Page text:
The first section has brief summaries of Thomson's life, art, and the events of his last summer. It then moves on to the correspondence between Thomson's family, friends, and colleagues after his death. This also includes discussion of marketing Thomson's work.
The second section discusses the vari
Aug 09, 2016 rated it it was amazing
I enjoyed this book so much that I really tried my best to take it slowly. This approach served me well, I think, because it was difficult, at times, to process the fact that most of what I've always "known" about Tom Thomson isn't necessarily true. A lot of the things I've taken for granted about his life and his tragic death are, in fact, based on hearsay, gossip, and outright fabrications. I won't spoil anything here, because it's best to let everything unfold as it does in this excellent boo ...more
Oct 25, 2018 rated it liked it
With a very academic style of writing, Klages accomplishes what he set out to do with this text, separating fact from fiction. Admittedly this the first Thomson book I have read, though as a Canadian I was already familiar with much of the folklore and mystery surrounding Thomson's death.
While there is a large part of me that wants the story of Thomson's death to be as fantastic as the gossip makes it seem, truthfully we will never know and Klages makes that point very clear. Klages does a thor
Alaina Cyr
Jan 11, 2018 rated it it was ok
I don't usually like to read non-fiction and I don't care about turn-of-the-century Canadian art/the Group of Seven. I gave this book a shot anyway, but it wasn't for me.

It did a great job of building my curiosity around the death of Tom Thomson, but then the details following were overly repetitive and much too exhaustive for my interest. It was easy to see what the author believed to be the cause of death from early on in the book, but it took an awfully long time to get there. The book could
Jul 30, 2019 rated it liked it
Klages book serves as a very informative review of the body of evidence surrounding Thomson's death and a review of the various publications that been written about Thomson's death.
It wasn't thrilling but it was interesting and as authoritative as one can hope for.
Other than the odd ghost story told at camps around Algonquin park I did not previously know the details of Thomson's death and thus I appreciated learning about the facts as well as the myths that have proliferated.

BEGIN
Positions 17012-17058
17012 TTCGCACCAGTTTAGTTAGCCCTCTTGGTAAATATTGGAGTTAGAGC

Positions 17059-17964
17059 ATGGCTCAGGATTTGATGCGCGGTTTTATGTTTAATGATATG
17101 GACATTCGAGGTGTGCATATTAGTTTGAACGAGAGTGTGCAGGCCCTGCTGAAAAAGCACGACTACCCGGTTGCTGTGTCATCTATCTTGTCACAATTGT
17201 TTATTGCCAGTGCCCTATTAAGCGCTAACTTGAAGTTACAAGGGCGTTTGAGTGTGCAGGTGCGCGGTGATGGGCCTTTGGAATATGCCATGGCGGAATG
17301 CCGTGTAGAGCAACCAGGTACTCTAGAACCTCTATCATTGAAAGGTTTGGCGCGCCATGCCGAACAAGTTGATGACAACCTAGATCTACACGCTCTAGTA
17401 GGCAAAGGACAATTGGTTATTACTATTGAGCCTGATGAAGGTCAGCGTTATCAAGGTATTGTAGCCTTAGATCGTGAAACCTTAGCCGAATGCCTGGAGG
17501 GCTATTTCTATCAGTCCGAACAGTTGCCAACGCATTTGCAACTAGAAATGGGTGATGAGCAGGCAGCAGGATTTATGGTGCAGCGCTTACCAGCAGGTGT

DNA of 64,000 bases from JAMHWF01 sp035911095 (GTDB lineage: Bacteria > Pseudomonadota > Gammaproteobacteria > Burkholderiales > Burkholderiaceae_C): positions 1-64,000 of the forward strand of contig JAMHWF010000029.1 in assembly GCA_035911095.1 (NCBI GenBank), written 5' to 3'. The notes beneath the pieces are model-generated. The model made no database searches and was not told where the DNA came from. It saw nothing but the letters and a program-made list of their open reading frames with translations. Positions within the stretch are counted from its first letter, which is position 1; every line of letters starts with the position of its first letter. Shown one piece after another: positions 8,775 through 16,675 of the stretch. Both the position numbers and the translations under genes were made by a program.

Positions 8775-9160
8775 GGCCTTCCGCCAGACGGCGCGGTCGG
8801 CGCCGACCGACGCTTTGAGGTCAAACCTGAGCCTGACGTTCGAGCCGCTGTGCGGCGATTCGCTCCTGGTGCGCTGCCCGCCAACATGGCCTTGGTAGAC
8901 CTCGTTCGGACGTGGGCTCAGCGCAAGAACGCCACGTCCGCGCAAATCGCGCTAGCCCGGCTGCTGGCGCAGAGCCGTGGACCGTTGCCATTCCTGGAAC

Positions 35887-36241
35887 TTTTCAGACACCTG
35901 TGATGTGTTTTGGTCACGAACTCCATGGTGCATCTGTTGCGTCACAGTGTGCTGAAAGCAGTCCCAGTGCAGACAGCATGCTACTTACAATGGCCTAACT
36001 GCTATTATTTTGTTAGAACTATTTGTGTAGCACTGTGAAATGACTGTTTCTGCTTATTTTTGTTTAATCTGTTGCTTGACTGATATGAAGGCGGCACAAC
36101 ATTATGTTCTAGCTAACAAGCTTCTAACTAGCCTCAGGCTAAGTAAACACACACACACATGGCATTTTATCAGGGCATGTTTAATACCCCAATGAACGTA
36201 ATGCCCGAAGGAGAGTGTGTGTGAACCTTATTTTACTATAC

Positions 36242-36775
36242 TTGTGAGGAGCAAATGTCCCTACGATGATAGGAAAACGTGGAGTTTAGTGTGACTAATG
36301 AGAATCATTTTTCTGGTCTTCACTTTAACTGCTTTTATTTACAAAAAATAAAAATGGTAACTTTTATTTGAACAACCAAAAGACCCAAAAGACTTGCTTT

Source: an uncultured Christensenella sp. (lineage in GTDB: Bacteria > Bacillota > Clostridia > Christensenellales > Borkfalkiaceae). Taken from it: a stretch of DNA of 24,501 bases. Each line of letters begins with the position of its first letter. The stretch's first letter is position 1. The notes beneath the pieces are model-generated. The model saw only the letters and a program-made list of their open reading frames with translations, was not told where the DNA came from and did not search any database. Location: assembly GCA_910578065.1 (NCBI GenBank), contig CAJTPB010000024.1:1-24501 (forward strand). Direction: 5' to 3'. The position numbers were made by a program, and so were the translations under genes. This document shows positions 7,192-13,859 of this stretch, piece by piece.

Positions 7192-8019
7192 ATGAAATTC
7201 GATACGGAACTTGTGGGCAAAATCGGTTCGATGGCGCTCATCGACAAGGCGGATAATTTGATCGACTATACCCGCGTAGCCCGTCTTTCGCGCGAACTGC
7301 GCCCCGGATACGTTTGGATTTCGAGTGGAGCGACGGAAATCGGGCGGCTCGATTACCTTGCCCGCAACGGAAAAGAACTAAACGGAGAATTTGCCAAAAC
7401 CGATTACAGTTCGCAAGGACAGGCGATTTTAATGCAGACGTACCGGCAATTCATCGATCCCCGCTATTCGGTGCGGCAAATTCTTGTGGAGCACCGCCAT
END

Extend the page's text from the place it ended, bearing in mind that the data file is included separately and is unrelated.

Nov 19, 2017 rated it it was amazing
I've grown up knowing about the Group of Seven and Tom Thomson, particularly the myths and legends surrounding his death. In this book, Gregory Klages provides the reader with an excellent analysis of the historical facts, starting with Thomson's bio and examining how reports of his death changed through the years.
Anita H
Oct 27, 2016 rated it it was ok
Very well researched but going over the same set of events 15 different ways became a bit boring.
Joel Wittnebel
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May 17, 2020
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Feb 08, 2020
Karen McMullin
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May 26, 2016
william c conrad
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Jul 28, 2018
Dennis Roberts
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Jul 27, 2018
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Jan 15, 2018
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Jul 04, 2020
Rose Dotten
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Oct 31, 2017
Brendan Linwood
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Dec 20, 2016
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Feb 26, 2017
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Aug 07, 2017
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Sep 01, 2019
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Feb 27, 2020
Kenneth Thompson
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May 22, 2016
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In 2007-2008, Klages was Research Director for ‘Death on a Painted Lake: The Tom Thomson Tragedy’, a book-length, bilingual, multimedia website offering transcriptions of historical documents and images related to Tom Thomson's life, art, and his death. The site is one of twelve produced by the ‘Great Unsolved Mysteries in Canadian History’ project. In 2008, the project received the Canadian Histo ...more